Of course polyamorous relationships will have jealousy, just like monogamous relationships will. In fact, if you’re in a polyamorous relationship, you’re more likely to learn how to communicate better, both with wanting reassurance and giving it, and drawing clear boundaries! And you eventually learn that your value or place in one person’s life doesn’t get taken away by anyone else’s, because we’re all unique people with unique relationships and experiences!”
“I can’t say that the thought of having multiple healthy, communicative, emotionally intelligent parents doesn’t make me unbearably happy.”
Coming Out as Poly
Coming out as polyamorous shares the benefits of coming out as queer. It can be liberating, a road to increased self acceptance and a chance to be an overtly more authentic version of ourselves. However, this isn’t to negate that in societies like ours, it does take a lot of courage and it may even prove safe to be selective with whom we’re open to.
Coming out to a partner if you’ve been monogamous, can be a challenging conversation to have, but it isn’t impossible and does not have to signify the end of the relationship. Being able to communicate desires and growing together in understanding polyamory can lead to a stronger, healthier and more fulfilling relationship. Much like in the case of coming out as queer, it may often be easier to come out to our peers, than to our families.
Have you come out to any of your friends and family, about your polyamorous identity? If yes, how did they respond?
“My mother thinks that this generation with its idea of dating multiple people is just extremely shameless. So that’s what she said when I told her. And with friends it’s generally been fine. Some were curious about how it works, rest were just like whatever, coz I’m like super queer and they aren’t shocked by anything new about me.”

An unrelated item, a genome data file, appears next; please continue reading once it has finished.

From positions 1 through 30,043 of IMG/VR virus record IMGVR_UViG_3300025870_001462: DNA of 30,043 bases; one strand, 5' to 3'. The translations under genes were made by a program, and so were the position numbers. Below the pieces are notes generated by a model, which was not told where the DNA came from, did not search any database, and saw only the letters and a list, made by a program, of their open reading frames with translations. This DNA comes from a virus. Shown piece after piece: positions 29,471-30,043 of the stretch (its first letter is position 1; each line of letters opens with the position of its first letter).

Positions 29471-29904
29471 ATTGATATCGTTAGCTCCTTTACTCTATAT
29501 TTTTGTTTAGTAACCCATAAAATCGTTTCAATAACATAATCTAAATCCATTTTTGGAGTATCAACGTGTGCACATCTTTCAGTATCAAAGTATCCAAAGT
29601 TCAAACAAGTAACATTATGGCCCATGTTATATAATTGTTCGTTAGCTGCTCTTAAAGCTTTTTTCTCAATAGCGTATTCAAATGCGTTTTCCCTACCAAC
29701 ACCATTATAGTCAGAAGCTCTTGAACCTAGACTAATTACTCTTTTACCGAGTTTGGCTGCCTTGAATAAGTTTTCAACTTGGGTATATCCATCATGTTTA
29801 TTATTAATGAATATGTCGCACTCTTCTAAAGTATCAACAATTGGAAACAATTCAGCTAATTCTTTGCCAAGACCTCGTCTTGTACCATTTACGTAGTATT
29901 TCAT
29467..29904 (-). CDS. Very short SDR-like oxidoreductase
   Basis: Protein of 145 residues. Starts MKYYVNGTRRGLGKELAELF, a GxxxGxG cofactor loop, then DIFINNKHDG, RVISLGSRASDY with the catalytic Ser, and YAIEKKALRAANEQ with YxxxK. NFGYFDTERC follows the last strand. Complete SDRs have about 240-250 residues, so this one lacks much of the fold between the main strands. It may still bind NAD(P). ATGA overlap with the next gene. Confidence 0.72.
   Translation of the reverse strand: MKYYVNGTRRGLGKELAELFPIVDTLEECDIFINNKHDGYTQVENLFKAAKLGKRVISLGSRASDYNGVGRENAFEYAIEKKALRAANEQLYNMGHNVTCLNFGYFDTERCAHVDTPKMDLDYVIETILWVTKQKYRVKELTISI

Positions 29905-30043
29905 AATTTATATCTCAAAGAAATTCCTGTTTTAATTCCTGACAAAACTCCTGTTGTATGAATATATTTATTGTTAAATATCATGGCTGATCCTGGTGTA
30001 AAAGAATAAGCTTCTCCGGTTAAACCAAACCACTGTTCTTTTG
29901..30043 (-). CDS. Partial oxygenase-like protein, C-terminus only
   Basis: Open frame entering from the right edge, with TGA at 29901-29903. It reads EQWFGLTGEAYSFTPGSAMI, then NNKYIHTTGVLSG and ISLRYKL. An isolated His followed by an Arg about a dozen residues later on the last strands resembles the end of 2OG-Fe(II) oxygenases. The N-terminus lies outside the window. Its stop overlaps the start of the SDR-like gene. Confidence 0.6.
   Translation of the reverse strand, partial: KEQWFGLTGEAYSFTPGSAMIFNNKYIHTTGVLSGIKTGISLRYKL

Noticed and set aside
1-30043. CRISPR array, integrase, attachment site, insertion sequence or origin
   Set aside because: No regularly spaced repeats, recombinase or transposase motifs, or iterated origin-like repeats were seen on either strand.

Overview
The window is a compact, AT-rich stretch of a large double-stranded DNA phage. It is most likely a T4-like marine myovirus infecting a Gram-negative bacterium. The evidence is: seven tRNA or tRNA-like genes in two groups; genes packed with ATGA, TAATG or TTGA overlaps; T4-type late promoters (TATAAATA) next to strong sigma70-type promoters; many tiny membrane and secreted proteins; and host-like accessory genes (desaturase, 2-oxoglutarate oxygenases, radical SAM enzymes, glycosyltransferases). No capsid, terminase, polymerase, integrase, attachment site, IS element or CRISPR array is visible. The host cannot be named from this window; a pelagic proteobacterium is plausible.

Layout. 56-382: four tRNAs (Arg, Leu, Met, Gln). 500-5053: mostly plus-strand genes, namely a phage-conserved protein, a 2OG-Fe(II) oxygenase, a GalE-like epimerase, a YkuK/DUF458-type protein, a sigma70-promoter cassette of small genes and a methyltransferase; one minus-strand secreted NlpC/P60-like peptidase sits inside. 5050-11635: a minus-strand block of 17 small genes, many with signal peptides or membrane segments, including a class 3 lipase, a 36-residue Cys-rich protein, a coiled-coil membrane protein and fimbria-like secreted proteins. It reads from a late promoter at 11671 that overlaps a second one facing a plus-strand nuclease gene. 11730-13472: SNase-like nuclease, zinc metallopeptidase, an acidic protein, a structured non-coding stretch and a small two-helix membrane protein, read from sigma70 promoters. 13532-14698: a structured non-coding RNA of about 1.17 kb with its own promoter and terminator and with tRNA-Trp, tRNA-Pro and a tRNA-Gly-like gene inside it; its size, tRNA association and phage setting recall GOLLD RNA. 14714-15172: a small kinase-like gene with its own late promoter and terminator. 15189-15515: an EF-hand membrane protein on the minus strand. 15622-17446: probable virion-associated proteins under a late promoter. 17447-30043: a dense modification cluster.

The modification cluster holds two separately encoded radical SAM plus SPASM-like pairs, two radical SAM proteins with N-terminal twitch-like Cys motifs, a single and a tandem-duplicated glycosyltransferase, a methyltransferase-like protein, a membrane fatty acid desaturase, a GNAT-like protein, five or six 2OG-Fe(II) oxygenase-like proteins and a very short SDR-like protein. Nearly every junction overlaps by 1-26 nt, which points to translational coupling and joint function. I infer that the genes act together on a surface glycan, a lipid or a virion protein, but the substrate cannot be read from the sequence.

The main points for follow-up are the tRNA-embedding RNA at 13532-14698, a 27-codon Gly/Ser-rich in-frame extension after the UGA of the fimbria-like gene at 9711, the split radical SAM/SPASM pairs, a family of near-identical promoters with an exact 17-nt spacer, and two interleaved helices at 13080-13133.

– Kris Chudawala
“I’ve come out to all my friends because being polyamorous is a significant part of my identity, and is how I relate to people. I’ve had lots of different reactions, but all of them have been affirmative. Some said it wasn’t for them but they were glad it worked for me and some have even begun to consider it for themselves. My family is an entirely different story. They’re very conservative Catholics and still haven’t made peace with my queer identity, despite me coming out 7 years ago for the first time. I don’t think I will ever come out to them outright, simply because we have an unspoken “Don’t ask, don’t tell” policy. “
– Angelique Pinto
A key factor that complicates coming out as polyamorous, is the misunderstanding of what it stands for. More often than not, being polyamorous is equated with certain stereotypes, which need to be addressed so that the polyamorous identity can be recognised for what it is.
We hope this article has helped you understand polyamory a little bit better. And if you are someone who is figuring out your polyamorous identity, here’s some pointers that may provide you some more direction.